David Chernushenko: Short-term rentals, long-term trees, and more 

David ChernushenkoShort-term rental platforms such as Airbnb have brought with them tremendous opportunities for people all over the world to rent or rent out a vast selection of lodgings for vacations or work, at prices often cheaper than a hotel.  

Along with cost savings for guests and income potential for hosts participating in this “sharing economy”, short-term stays can bring with them a series of problems and nuisances. In Ottawa, neighbours of some rentals have complained of a revolving door of visitors on their streets, or in their condo or apartment buildings. Security and noise problems are causing disruptions at properties not zoned for hotel-type use. The already tight long-term rental market is shrinking. 

The proliferation of short-term rentals has also raised concerns of unfair competition in the hotel industry. A 2017 study showed that instead of “sharing” a spare room in their homes for extra cash, most short-term rental hosts have turned entire apartments or houses into full-time guest lodgings, even buying multiple properties specifically for this purpose. That makes them commercial enterprises that should be taxed and regulated accordingly. 

The economic issue has been significantly addressed — Airbnb-type hosts are now required to collect HST as well as the City of Ottawa’s 4% Hotel and Short Term Accommodation Tax, which funds the promotion and development of tourism to Ottawa.  

As for other concerns, the City is responding with a public consultation and comprehensive review by early 2019, examining issues such as licensing of residential room rentals, short-term rentals (i.e., Airbnb) and student/shared accommodations, as well as public safety, consumer protection and community nuisance issues. I will provide further details about the study, and ways of participating, as this information becomes available. 

Urban tree bylaw review coming
In early 2017, City Council approved Ottawa’s first ever Urban Forest Management Plan. Since then, work has begun on a number of the action items set out in the 15-year plan. Not surprisingly, residents have expressed a strong interest in preserving the local tree canopy, protecting trees on public rights of way and private property, and seeing more new trees planted.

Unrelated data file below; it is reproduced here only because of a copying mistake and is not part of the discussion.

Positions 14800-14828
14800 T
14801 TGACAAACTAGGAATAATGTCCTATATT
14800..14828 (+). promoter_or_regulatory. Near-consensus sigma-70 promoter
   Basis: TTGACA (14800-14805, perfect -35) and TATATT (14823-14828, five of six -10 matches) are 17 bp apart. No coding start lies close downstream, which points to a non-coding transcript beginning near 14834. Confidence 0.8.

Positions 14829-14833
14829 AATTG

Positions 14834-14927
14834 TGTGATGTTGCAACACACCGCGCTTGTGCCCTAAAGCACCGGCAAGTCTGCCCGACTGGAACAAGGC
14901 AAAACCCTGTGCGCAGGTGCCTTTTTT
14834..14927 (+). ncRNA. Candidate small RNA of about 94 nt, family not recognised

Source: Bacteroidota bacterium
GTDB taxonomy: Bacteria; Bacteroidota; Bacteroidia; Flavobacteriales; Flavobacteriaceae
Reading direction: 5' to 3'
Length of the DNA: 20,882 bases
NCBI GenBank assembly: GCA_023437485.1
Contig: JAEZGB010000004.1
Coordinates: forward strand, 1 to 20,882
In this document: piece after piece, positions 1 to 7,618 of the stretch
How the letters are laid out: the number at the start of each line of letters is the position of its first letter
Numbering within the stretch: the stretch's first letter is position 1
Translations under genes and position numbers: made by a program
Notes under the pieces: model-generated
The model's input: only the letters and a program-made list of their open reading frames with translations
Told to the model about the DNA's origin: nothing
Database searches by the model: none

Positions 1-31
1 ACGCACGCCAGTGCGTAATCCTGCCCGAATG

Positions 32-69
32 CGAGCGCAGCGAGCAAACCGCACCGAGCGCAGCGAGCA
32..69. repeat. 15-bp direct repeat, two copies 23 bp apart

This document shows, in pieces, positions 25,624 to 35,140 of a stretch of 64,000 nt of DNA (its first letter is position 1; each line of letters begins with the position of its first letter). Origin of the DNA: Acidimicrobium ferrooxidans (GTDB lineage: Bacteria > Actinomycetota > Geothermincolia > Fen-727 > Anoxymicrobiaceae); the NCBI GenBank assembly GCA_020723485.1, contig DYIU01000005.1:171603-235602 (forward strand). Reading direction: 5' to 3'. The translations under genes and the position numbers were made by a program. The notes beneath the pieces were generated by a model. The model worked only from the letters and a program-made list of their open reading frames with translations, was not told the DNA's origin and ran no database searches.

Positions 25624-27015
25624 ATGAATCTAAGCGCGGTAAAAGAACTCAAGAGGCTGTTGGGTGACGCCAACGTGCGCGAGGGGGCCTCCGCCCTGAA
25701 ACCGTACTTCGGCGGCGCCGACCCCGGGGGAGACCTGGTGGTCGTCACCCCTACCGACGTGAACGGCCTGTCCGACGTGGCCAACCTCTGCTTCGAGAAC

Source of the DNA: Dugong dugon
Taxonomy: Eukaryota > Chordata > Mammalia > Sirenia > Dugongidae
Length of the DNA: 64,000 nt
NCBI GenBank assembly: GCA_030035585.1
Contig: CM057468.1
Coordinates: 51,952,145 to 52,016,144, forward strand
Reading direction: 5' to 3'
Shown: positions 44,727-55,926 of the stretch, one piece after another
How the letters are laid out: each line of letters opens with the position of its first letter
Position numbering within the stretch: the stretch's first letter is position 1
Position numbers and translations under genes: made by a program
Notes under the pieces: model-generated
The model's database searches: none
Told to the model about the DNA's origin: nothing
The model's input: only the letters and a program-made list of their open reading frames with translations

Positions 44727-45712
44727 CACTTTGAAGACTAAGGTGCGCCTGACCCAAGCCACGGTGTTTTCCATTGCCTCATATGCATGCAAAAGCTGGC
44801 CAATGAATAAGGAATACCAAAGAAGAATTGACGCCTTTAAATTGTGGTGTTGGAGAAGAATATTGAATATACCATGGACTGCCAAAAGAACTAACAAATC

A notable first step includes a full review by City staff of two existing, related bylaws: The Municipal Trees and Natural Areas Protection Bylaw, which covers all municipally-owned trees, and the Urban Tree Conservation Bylaw, which applies to a portion of privately-owned trees within the urban boundary, depending on property size and tree size. 

This project will: 

  • Seek opportunities to strengthen the Municipal Trees and Natural Areas Protection By-law 
  • Investigate the need for a Heritage Tree By-law, program, or registry in Ottawa 
  • Develop city-wide tree compensation guidelines 
  • Identify and formalize incentives for tree conservation and establishment. 

The City expects to release a discussion paper next January, and to present recommendations to the Environment and Climate Protection Committee in February, and to full Council in June 2019.  

Capital Ward Walk/Roll/Ride along the Rideau River
There have been many recent changes to the west side of the Rideau River: Pathway improvements, the Main Street and McIlraith Bridge reconstruction projects, Greystone Village construction, Springhurst Park improvements and, of course, the new linkage along the river as far as the University of Ottawa stadium and the soon-to-open Lees LRT station.  

Join me for a stroll or roll on Saturday, June 2, to see what’s been done and what is still to come. All ages and abilities welcome. Dress for the weather and bring water. We’ll meet at 10 a.m. beside the tennis courts in Windsor Park. The walk will last until about 11:30 a.m. 

Councillor David Chernushenko 
613-580-2487 | David.Chernushenko@Ottawa.ca | www.capitalward.ca 

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